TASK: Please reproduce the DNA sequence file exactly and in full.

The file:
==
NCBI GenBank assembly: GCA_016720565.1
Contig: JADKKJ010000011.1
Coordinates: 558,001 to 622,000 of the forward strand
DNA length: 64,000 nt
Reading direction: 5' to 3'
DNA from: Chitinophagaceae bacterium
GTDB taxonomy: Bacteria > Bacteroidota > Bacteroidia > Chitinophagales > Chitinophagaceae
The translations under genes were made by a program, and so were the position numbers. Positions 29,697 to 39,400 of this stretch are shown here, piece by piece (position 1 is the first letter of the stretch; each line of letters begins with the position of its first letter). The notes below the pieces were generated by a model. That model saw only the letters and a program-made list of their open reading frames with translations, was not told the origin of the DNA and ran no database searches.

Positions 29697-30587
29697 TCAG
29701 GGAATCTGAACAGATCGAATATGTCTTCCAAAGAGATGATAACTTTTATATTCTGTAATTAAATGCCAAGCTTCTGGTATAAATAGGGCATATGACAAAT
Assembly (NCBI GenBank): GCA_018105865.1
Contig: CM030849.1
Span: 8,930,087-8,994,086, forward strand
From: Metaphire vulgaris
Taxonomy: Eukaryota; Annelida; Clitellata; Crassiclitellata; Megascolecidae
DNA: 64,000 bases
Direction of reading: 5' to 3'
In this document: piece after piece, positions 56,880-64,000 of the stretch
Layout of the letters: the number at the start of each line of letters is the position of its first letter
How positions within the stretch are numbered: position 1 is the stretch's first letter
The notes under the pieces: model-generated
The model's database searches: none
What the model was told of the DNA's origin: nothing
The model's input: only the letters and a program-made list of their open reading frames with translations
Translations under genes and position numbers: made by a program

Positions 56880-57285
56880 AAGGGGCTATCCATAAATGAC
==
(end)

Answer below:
NCBI GenBank assembly: GCA_016720565.1
Contig: JADKKJ010000011.1
Coordinates: 558,001 to 622,000 of the forward strand
DNA length: 64,000 nt
Reading direction: 5' to 3'
DNA from: Chitinophagaceae bacterium
GTDB taxonomy: Bacteria > Bacteroidota > Bacteroidia > Chitinophagales > Chitinophagaceae
The translations under genes were made by a program, and so were the position numbers. Positions 29,697 to 39,400 of this stretch are shown here, piece by piece (position 1 is the first letter of the stretch; each line of letters begins with the position of its first letter). The notes below the pieces were generated by a model. That model saw only the letters and a program-made list of their open reading frames with translations, was not told the origin of the DNA and ran no database searches.

Positions 29697-30587
29697 TCAG
29701 GGAATCTGAACAGATCGAATATGTCTTCCAAAGAGATGATAACTTTTATATTCTGTAATTAAATGCCAAGCTTCTGGTATAAATAGGGCATATGACAAAT
Assembly (NCBI GenBank): GCA_018105865.1
Contig: CM030849.1
Span: 8,930,087-8,994,086, forward strand
From: Metaphire vulgaris
Taxonomy: Eukaryota; Annelida; Clitellata; Crassiclitellata; Megascolecidae
DNA: 64,000 bases
Direction of reading: 5' to 3'
In this document: piece after piece, positions 56,880-64,000 of the stretch
Layout of the letters: the number at the start of each line of letters is the position of its first letter
How positions within the stretch are numbered: position 1 is the stretch's first letter
The notes under the pieces: model-generated
The model's database searches: none
What the model was told of the DNA's origin: nothing
The model's input: only the letters and a program-made list of their open reading frames with translations
Translations under genes and position numbers: made by a program

Positions 56880-57285
56880 AAGGGGCTATCCATAAATGAC